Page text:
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Satellite images of ship Ever Given in Suez Canal shows work underway

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Satellite imagery offers a unique perspective of the stalled ship Ever Given as the crews work to free the mega container ship that has been blocking the Suez Canal for four days.

Maxar Technologies’ WorldView-2 satellite captured high-resolution images on Friday morning and viewed the dredging work to free the ship up close. Ever Given, which is operated by the Taiwanese shipping company Evergreen Marine, has been stuck since Tuesday when the ship ran aground in strong winds and poor visibility of a sand storm.

Shipping companies warn that it may take weeks for the Ever Given to be released. The enormous carrier is over 1,300 feet long and approximately 193 feet wide. It weighs more than 200,000 tons. One end of the ship is wedged into one side of the canal and the other extends almost to the other bank.

The ship blocks the Suez Canal completely, through which, according to the Suez Canal Authority, an average of 52 ships per day pass.

The channel handles around 12% of the world’s ocean trade, with each day of the blockade disrupting more than $ 9 billion in goods – meaning every hour of delay an estimated $ 400 million in trade, according to data company Lloyd’s List. Dollar complies.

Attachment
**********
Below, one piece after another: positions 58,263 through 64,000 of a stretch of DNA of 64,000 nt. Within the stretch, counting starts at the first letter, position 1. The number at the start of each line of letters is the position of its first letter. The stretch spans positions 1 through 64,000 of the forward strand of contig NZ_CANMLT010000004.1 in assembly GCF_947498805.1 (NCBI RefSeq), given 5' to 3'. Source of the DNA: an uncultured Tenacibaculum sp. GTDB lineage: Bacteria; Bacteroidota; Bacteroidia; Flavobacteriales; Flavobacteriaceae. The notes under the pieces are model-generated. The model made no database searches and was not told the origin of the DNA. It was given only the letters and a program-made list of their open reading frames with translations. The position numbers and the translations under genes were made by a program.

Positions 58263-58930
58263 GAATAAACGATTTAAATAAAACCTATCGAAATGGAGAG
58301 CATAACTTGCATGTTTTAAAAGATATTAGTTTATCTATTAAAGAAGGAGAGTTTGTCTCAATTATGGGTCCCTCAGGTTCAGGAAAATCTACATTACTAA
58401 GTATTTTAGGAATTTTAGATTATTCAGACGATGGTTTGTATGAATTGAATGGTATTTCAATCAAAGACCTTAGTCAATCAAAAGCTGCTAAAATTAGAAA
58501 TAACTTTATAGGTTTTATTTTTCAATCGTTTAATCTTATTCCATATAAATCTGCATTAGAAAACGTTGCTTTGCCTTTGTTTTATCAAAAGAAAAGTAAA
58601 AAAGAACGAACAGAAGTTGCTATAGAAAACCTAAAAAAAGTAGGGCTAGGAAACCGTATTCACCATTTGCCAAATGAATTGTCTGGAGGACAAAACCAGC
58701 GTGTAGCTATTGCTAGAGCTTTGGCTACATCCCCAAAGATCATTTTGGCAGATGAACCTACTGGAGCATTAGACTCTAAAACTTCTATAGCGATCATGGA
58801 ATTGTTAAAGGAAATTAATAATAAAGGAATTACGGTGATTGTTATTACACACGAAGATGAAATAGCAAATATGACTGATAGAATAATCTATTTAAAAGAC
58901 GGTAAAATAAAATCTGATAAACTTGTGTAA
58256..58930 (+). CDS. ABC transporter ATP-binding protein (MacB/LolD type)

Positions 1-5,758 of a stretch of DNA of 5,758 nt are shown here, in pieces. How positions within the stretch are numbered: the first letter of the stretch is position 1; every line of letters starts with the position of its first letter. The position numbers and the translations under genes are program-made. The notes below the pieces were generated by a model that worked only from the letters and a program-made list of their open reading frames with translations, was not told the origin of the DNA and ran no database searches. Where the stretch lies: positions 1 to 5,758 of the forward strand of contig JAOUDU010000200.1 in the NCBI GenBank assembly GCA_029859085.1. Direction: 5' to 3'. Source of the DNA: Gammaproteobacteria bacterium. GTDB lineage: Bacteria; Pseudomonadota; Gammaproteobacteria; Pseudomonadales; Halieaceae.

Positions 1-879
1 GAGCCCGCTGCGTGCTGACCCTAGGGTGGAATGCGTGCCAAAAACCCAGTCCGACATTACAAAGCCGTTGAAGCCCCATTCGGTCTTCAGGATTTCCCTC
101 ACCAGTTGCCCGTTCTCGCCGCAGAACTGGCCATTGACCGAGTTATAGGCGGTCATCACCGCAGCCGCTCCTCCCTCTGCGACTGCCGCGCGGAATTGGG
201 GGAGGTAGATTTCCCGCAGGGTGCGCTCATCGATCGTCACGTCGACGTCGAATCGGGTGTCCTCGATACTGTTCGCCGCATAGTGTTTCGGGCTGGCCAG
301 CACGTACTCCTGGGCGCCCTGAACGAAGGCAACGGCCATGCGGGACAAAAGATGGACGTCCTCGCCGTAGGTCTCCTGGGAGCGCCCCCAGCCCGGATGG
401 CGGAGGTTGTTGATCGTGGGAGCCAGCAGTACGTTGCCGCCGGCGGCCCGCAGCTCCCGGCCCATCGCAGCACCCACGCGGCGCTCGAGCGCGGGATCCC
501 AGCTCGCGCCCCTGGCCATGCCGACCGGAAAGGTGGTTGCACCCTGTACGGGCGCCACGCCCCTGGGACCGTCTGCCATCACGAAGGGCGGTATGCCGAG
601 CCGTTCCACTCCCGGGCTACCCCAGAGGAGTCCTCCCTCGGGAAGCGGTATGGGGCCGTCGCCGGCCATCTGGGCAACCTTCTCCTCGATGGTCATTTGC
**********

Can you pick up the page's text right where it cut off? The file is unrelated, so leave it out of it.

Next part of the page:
Images captured by the European Space Agency’s Copernicus Sentinel-1 satellite showed that shipping traffic in the Gulf of Suez was declining. According to estimates by the research company StoneX, more than 150 ships are currently waiting for the Ever Given to be released.

The images captured by the Copernicus Sentinel-1 satellite on March 21st and 25th offer a direct comparison of shipping traffic in the Gulf of Suez.

European space agency

The ships continue to wait as the diversion around the southern tip of Africa significantly extends a journey. For example, sailing from the Suez Canal to Amsterdam takes about 13 days when traveling at 12 knots compared to 41 days when traveling around the African Cape of Good Hope.

The satellite images from Planet Labs gave another view of the transportation building in the Gulf.

Planet Labs satellite image showing that shipping has stopped because the container ship Ever Given ran aground in the canal (top left).

Source: Planet Labs

A synthetic aperture radar image captured by a Capella satellite on the evening of March 25 shows the Ever Given ship surrounded by auxiliary boats in the Suez Canal.

Capella Space

An image from an Airbus Pleiades satellite gives a different angle of the ship as the “off nadir” view provides a more three-dimensional perspective of the Ever Given situation.

A satellite image shows the stranded container ship Ever Given after it ran aground in the Suez Canal in Egypt on March 25, 2021.

CNES Airbus DS | Reuters

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Robert Dunfee